Located in the Yamashina valley east of Kyoto, Kaju-ji (勧修寺) was founded in 900 by emperor Daigo (who entered priesthood in the nearby Daigo-ji, which explains why his posthumous name is Daigo). Like many temples it was destroyed during the Onin war but given it's imperial status it was later restored.
The garden of Kaju-ji has a large pond with a couple of islands. In the early history of the temple the ice covering the pond would be collected on January 2nd and send to the imperial court (remember there were no fridges at the time!) The thickness of the ice was also used to predict the rice harvests for the coming year. Nowadays the islands are colonized by migrating birds and at the right season photographers with huge lenses will be there to shoot them.
The temple is also known for a uniquely shaped stone lantern (ishidoro 石灯籠). This shape is even considered "humoristic" by the pamphlet, which is a surprisingly accurate description! The lantern was donated by Mitsukuni Mito, a lord of the Kanto region. The lantern is surrounded by an 800 years evergreen shrub of the Japanese cypress family.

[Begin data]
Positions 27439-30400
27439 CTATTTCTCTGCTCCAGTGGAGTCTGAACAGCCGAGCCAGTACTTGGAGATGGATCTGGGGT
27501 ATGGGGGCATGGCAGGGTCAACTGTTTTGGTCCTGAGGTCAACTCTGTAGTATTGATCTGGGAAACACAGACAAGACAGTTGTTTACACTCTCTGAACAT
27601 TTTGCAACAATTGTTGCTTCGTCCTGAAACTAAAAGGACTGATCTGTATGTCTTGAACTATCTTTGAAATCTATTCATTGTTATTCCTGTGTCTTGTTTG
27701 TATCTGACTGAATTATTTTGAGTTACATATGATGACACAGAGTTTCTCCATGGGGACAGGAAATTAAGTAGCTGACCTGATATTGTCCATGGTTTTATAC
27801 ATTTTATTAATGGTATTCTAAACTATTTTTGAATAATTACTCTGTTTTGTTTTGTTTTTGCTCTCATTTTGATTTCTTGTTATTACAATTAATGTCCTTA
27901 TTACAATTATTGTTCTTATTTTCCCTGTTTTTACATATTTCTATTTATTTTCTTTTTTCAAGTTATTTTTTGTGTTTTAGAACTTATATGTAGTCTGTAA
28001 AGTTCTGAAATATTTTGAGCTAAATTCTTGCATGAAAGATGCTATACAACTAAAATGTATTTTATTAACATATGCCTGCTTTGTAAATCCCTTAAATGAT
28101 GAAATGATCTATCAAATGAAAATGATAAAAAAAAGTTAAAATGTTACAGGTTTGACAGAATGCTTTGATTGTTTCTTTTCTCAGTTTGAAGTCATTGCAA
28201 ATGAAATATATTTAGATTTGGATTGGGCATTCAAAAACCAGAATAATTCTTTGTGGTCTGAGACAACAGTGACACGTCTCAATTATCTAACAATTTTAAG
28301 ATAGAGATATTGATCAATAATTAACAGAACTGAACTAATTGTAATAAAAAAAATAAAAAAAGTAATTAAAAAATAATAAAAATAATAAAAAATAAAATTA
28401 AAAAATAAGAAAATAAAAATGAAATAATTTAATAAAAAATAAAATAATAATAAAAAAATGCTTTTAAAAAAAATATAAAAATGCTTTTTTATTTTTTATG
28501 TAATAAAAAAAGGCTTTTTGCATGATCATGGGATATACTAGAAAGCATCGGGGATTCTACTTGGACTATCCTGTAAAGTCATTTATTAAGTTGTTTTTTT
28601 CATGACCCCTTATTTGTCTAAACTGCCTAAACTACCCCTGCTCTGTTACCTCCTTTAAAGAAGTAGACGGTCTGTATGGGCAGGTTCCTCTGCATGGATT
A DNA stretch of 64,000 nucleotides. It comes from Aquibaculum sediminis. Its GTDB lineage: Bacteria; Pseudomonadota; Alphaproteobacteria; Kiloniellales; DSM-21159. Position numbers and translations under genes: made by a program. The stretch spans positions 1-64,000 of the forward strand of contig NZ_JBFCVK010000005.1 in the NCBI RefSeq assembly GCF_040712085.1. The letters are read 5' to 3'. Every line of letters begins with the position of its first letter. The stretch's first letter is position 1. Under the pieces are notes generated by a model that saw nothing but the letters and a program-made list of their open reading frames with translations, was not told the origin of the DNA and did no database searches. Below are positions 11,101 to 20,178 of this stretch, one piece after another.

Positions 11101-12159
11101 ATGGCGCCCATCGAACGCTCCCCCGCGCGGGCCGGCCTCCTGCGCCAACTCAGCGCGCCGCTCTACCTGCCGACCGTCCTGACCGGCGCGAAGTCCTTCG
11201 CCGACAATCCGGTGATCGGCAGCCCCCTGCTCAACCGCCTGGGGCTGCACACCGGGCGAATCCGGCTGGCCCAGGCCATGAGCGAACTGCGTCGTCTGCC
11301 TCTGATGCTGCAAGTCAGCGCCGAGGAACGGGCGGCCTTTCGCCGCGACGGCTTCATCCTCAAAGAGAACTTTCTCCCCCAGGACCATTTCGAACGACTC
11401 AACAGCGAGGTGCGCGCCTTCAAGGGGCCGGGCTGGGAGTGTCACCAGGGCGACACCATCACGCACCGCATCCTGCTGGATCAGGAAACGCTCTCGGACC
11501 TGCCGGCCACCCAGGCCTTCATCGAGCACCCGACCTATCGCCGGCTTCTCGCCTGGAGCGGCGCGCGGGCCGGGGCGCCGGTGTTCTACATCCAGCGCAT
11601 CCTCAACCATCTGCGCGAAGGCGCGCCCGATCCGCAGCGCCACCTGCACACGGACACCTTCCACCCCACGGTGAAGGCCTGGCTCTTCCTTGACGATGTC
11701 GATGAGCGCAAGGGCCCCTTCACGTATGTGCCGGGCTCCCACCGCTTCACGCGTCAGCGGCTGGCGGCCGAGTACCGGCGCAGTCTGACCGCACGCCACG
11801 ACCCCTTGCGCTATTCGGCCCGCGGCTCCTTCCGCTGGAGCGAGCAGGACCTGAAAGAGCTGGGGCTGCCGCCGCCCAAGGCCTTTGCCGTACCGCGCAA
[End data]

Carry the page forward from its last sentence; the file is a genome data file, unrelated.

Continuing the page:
Near the temple is also located Kasho-an (可笑庵), a retreat where Junkyo Ohishi lived and painted. The story of this lady in quite something... She had both her arms cut by her foster father when she was 17 years old and training to become a geisha. 17... She then devoted herself in painting with her mouth and reached a level of excellence that is simply amazing. She also founded the nearby Bukko-in (佛光院) temple and advised many handicapped women during her life. She is considered the "Mother of the Disabled" in Japan.
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Nearby: Miyaji-jinja 宮道神社 (140m), Zuishin-in 隨心院 (860m)
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Keywords: Japan, 日本, Japon, Kyoto, 京都, 山科, Yamashina, 勧修寺, Kaju-ji, temple, 寺院, 仏閣